Question Video: Identifying Which Part of a Reaction Profile Corresponds to Activation Energy Chemistry

The reaction profile for a chemical reaction is shown in the diagram below. Which label corresponds to the activation energy?


Video Transcript

The reaction profile for a chemical reaction is shown in the diagram below. Which label corresponds to the activation energy?

First off, we are being asked to identify the activation energy in the diagram. The activation energy 𝐸 a is defined as the minimum amount of energy required by reactant particles to collide and react with each other, otherwise known as the initial increase or boost of energy needed to get the reaction started. Without enough energy equal to the activation energy, the reactants won’t be able to transform into the products and the reaction won’t proceed. To determine if 𝐴, 𝐡, or 𝐢 depicts the activation energy of the chemical reaction, let’s review what information a reaction profile provides about a chemical reaction.

A reaction profile, or energy diagram, demonstrates the changes in energy at different steps in a chemical reaction. Notice the 𝑦-axis shows the level or amount of potential energy stored in a compound, with energy increasing as one goes up the 𝑦-axis and energy decreasing as one goes down the 𝑦-axis. The π‘₯-axis represents the reaction progress or the progress of the reaction from reactants on the left to the products on the right. In this reaction profile, this is also indicated by the double-headed arrow at the bottom of the diagram labeled with the letter 𝐢, which means we can eliminate label 𝐢 because it is related to the reaction progress and is not the activation energy.

Going back to the potential energy positions of the reactants and the products, the potential energy level of the reactants in comparison to the potential energy level of the products indicates that the chemical reaction is an exothermic reaction. An exothermic reaction is defined as a chemical reaction where energy is released from the reacting chemicals to the surroundings. This can be denoted with a negative Δ𝐻, or negative enthalpy change value. The vertical double-headed arrow stretching from the reactants to the products, also denoted as label 𝐡 in the diagram, is known as the enthalpy change, or Δ𝐻, of the reaction and, as we demonstrated off to the side of the diagram, should be a negative Δ𝐻 to indicate the release of energy as the higher-potential-energy reactants were transformed into lower-potential-energy products.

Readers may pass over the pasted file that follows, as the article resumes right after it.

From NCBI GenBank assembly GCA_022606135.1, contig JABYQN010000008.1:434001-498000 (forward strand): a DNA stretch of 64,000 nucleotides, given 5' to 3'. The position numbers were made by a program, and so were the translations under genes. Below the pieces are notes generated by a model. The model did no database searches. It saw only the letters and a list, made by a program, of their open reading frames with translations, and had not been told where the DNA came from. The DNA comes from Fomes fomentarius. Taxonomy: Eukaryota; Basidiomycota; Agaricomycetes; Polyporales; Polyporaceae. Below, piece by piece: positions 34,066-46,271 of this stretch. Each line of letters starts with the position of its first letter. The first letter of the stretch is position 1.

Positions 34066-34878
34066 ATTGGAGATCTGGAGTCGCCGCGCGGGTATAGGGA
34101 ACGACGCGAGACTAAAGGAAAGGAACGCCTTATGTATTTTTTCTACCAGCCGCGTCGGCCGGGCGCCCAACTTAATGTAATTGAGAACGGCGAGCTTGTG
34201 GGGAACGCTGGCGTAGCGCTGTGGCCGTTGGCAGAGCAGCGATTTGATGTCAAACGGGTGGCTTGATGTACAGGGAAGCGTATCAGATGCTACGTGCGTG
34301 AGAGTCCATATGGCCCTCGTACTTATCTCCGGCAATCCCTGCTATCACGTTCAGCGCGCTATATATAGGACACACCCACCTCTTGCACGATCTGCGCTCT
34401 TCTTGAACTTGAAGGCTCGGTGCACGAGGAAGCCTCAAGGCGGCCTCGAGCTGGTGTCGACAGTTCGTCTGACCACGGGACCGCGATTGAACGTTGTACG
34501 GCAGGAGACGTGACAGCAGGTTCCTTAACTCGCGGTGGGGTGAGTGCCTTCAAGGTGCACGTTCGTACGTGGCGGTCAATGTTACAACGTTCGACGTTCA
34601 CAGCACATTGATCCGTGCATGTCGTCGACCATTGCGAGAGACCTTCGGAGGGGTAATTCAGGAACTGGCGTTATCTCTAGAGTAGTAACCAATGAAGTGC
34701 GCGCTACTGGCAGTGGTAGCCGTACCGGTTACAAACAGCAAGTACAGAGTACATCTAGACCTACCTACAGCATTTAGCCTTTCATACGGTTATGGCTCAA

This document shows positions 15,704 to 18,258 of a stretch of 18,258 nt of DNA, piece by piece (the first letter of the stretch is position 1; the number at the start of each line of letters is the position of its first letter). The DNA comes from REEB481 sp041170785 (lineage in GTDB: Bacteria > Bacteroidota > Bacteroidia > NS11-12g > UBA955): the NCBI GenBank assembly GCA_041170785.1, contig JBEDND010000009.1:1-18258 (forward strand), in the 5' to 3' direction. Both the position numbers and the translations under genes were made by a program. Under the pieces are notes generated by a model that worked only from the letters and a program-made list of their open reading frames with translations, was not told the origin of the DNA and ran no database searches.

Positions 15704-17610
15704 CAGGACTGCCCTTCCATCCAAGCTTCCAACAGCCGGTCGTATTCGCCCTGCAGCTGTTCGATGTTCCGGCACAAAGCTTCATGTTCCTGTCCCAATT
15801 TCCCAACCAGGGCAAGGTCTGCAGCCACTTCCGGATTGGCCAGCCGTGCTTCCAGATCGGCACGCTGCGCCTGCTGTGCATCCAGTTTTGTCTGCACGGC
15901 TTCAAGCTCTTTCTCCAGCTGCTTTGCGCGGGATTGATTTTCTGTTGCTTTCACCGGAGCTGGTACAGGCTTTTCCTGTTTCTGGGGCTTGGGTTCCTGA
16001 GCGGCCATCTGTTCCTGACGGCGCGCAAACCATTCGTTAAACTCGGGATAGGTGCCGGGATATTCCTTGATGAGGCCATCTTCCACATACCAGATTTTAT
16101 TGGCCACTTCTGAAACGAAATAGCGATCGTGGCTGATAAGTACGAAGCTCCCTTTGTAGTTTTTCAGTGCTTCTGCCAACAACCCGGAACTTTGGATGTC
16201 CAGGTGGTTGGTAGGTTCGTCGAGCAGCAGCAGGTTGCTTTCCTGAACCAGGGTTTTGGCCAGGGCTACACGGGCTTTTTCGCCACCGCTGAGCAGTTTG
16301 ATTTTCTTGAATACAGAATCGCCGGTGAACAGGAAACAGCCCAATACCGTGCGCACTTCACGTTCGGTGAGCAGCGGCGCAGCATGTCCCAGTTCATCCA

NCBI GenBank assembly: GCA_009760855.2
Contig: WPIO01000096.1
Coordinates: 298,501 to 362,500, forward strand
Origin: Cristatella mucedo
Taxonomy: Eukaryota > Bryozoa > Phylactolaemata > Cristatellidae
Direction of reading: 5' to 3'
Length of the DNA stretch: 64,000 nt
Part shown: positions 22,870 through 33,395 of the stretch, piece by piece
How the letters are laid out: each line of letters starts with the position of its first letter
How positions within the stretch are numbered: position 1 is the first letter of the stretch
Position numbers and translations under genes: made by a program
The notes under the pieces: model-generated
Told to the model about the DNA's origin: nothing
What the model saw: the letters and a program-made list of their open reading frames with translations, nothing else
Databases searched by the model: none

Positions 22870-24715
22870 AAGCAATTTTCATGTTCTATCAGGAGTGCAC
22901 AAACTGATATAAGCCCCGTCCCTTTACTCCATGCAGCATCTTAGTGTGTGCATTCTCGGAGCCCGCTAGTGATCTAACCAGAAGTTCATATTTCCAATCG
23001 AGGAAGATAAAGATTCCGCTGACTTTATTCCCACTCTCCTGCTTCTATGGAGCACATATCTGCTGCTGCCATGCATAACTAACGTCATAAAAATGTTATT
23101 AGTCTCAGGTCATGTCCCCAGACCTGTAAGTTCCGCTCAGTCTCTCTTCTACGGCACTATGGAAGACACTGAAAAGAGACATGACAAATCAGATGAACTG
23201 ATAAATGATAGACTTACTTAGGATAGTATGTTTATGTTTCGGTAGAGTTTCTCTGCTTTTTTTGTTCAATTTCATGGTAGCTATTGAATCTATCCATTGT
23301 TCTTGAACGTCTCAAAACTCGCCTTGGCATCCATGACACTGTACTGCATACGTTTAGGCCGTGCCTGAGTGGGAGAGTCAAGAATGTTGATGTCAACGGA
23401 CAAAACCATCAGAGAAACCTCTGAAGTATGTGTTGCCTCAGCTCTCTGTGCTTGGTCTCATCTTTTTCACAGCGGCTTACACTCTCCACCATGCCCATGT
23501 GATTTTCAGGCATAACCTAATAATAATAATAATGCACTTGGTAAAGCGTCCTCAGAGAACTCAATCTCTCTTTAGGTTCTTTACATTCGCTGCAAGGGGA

The enthalpy change, or Δ𝐻, is defined as the difference in energy between the products and the reactants. Based on this information, the portion of the diagram indicated by label 𝐡 is not the answer because it is the enthalpy change of the reaction and not the activation energy. This means that the correct answer is the portion of the diagram depicted by label 𝐴. This corresponds with the definition listed for the activation energy in that it occurs prior to the product potential energy position, indicating it is an energy associated with reacting particles. And it demonstrates energy levels higher than the reactants, indicating it is the boost or increase of energy needed for reactant particles successfully colliding with one another to create new products.

Therefore, which label corresponds to the activation energy? Label 𝐴 corresponds to the activation energy.

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